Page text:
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Prepare for an '8-hour lullaby'

From 11pm on Saturday 11 April, Radio 3 will broadcast Max Richter's ground-breaking experimental composition SLEEP.

Described by its composer as an "eight-hour lullaby", SLEEP received its world premiere live on Radio 3 nearly five years ago. At eight hours long, it still holds the record of being the longest continuous single piece of music ever broadcast live on the BBC.

Back in September 2015, we invited a live audience to don pyjamas and literally sleep through the premiere in the Reading Room of the Wellcome Collection, as Radio 3 broadcast the music live.

Composer, Max Richter. © Rhys Frampton - Deutsche Grammophon
Sleeping and music seem to be related altered states in some way.
Max Richter

I’ve always been interested in sleeping. In common with a lot of people who do creative work, I have an instinct that this state is where a lot of important things happen, both to do with my work, and also more generally. This is one reason why sleeping is one of my very favourite things to do.

I also feel that there is an intuitive connection between sleeping and music beyond this - and this connection is summed up by the tradition of the lullaby, which seems to be a universal in human culture. Sleeping and music seem to be related altered states in some way.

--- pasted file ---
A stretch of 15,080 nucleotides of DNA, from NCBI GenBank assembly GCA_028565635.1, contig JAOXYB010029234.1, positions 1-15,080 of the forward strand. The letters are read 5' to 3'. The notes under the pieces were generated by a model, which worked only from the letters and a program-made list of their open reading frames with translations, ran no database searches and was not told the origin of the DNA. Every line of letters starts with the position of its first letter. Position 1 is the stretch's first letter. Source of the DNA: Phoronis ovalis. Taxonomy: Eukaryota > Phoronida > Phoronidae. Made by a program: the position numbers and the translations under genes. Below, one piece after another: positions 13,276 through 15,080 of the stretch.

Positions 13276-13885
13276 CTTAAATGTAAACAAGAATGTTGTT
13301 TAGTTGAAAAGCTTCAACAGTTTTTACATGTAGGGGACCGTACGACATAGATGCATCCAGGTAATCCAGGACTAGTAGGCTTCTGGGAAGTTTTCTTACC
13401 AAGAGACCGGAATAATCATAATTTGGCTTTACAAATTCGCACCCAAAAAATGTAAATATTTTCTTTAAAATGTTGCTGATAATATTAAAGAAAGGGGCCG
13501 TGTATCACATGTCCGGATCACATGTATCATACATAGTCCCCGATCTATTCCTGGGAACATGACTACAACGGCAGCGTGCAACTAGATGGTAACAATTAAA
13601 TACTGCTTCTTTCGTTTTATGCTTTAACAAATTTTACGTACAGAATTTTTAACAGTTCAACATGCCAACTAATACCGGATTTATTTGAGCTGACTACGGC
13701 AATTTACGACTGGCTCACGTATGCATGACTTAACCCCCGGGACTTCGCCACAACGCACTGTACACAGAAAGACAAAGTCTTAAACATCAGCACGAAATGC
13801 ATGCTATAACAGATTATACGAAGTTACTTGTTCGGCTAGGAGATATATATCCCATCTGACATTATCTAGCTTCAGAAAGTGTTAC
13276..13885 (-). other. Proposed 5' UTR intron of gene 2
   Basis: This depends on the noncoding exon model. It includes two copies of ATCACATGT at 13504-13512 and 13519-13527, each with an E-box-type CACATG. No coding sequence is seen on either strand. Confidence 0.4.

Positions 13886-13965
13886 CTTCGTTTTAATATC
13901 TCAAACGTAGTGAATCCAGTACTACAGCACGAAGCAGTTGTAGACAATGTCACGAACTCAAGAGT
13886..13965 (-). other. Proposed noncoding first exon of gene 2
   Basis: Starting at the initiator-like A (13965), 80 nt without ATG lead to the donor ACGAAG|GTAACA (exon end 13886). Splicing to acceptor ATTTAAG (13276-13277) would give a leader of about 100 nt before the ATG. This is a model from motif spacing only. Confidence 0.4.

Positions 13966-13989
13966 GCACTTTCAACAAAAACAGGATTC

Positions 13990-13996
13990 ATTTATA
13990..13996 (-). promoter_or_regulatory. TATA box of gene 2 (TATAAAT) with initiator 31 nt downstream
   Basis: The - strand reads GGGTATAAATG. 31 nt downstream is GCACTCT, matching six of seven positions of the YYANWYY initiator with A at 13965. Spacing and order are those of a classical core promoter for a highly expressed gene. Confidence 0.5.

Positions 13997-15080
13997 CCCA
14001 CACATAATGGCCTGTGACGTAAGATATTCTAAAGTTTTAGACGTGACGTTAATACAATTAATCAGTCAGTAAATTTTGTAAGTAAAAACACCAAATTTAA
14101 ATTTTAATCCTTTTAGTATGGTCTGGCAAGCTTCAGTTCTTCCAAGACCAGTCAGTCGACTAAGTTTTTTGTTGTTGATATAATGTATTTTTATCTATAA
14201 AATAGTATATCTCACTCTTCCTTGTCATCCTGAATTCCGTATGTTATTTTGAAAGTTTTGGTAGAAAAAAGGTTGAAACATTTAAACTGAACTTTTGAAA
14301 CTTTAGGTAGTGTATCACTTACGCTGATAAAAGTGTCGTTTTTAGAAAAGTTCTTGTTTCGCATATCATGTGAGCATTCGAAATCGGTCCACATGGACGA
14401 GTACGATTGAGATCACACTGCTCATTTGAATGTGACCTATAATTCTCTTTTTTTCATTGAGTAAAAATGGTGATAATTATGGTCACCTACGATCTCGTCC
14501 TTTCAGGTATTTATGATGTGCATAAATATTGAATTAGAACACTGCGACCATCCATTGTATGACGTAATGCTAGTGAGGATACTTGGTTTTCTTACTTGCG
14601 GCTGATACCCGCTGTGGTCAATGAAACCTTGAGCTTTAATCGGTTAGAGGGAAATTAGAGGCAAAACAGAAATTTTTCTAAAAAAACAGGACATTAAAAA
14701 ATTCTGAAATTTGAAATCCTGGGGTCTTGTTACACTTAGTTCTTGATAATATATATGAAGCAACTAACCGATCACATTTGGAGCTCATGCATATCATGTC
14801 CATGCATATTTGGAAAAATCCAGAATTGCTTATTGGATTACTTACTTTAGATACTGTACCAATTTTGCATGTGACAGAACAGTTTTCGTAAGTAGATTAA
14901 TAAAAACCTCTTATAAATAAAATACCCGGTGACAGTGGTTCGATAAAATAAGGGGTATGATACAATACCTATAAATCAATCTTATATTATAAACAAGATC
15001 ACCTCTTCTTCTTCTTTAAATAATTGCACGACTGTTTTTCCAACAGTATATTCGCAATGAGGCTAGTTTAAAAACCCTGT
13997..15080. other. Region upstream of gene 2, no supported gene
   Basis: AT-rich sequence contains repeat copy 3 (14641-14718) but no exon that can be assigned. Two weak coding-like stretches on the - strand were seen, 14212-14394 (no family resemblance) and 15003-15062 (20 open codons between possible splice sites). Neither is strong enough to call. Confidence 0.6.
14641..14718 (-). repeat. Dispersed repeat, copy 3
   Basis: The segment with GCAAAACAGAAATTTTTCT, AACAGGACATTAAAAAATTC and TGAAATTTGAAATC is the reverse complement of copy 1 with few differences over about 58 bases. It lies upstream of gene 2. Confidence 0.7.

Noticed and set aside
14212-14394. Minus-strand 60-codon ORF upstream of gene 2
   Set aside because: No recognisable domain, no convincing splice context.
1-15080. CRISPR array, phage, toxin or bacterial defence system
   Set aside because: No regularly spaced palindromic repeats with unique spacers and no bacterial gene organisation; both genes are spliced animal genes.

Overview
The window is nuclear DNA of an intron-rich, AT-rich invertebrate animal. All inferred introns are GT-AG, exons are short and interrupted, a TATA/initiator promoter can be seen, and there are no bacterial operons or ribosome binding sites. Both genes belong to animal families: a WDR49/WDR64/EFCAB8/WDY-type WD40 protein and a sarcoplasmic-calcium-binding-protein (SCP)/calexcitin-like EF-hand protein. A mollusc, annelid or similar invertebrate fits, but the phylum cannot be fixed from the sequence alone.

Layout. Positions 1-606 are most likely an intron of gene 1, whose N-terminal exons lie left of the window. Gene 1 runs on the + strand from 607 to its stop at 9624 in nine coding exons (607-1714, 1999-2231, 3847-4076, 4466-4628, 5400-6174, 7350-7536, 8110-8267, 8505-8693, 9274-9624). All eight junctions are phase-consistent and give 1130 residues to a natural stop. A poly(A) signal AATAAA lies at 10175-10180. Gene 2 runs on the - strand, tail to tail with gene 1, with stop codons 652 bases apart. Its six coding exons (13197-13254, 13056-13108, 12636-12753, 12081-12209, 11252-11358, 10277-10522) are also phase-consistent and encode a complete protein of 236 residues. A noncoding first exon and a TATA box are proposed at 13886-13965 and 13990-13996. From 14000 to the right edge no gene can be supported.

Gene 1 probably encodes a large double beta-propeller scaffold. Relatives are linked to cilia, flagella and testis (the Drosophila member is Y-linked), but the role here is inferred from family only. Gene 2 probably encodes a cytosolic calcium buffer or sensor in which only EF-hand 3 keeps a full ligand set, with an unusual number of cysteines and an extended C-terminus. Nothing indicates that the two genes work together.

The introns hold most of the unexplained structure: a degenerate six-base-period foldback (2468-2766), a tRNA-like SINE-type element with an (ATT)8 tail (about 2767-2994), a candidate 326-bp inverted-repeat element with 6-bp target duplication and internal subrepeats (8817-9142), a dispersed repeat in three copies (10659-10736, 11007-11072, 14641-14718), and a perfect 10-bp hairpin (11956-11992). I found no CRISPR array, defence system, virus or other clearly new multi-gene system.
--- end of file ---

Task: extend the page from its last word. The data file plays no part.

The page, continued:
So many of us today are overwhelmed by a blizzard of information, and because of this our engagement with the things around us can end up one-dimensional. I hope this project can function as a holiday from our usual very busy data universe.

In focussing on a single, very large object like this, I’m hopeful we can engage with it more reflectively and deeply. Actually, in a way, this engagement, the experience of the listener, is the subject of the project. For me, this connects to the recent renewed interest in mindfulness techniques.

So many of us today are overwhelmed by a blizzard of information, and because of this our engagement with the things around us can end up one-dimensional, and I hope this project can function as a holiday from our usual very busy data universe. In focussing on a single very large object like this, I’m hopeful we can engage with it more reflectively and deeply. Actually, in a way, this engagement, the experience of the listener, is the subject of the project. For me this connects to the recent renewed interest in mindfulness techniques.

The BBC Radio 3 “Why Music?” broadcasts from Wellcome Collection neatly sum up what my piece is about. I think of SLEEP as an experiment into how music and the mind can interact in this other state of consciousness, one we all spend decades of our lives completely immersed in, but which is so far rather poorly understood. I consulted with the neuroscientist David Eagleman on how music can relate to the sleep state and have incorporated our conversations in the compositional process of the work.

Read the full press release

About Why Music?

The three-day programme will include lectures and debates from neuroscientists, psychologists and psychiatrists, with performances from artists and musicians to explore the relationship between music and the mind, mental health, evolution, nature and behaviour.

SLEEP will be live on Radio 3 from midnight Saturday 26 September until 08.00 on Sunday 27 September, and available to listen on demand through the Radio 3 website for 30 days.

SLEEP

More about Why Music

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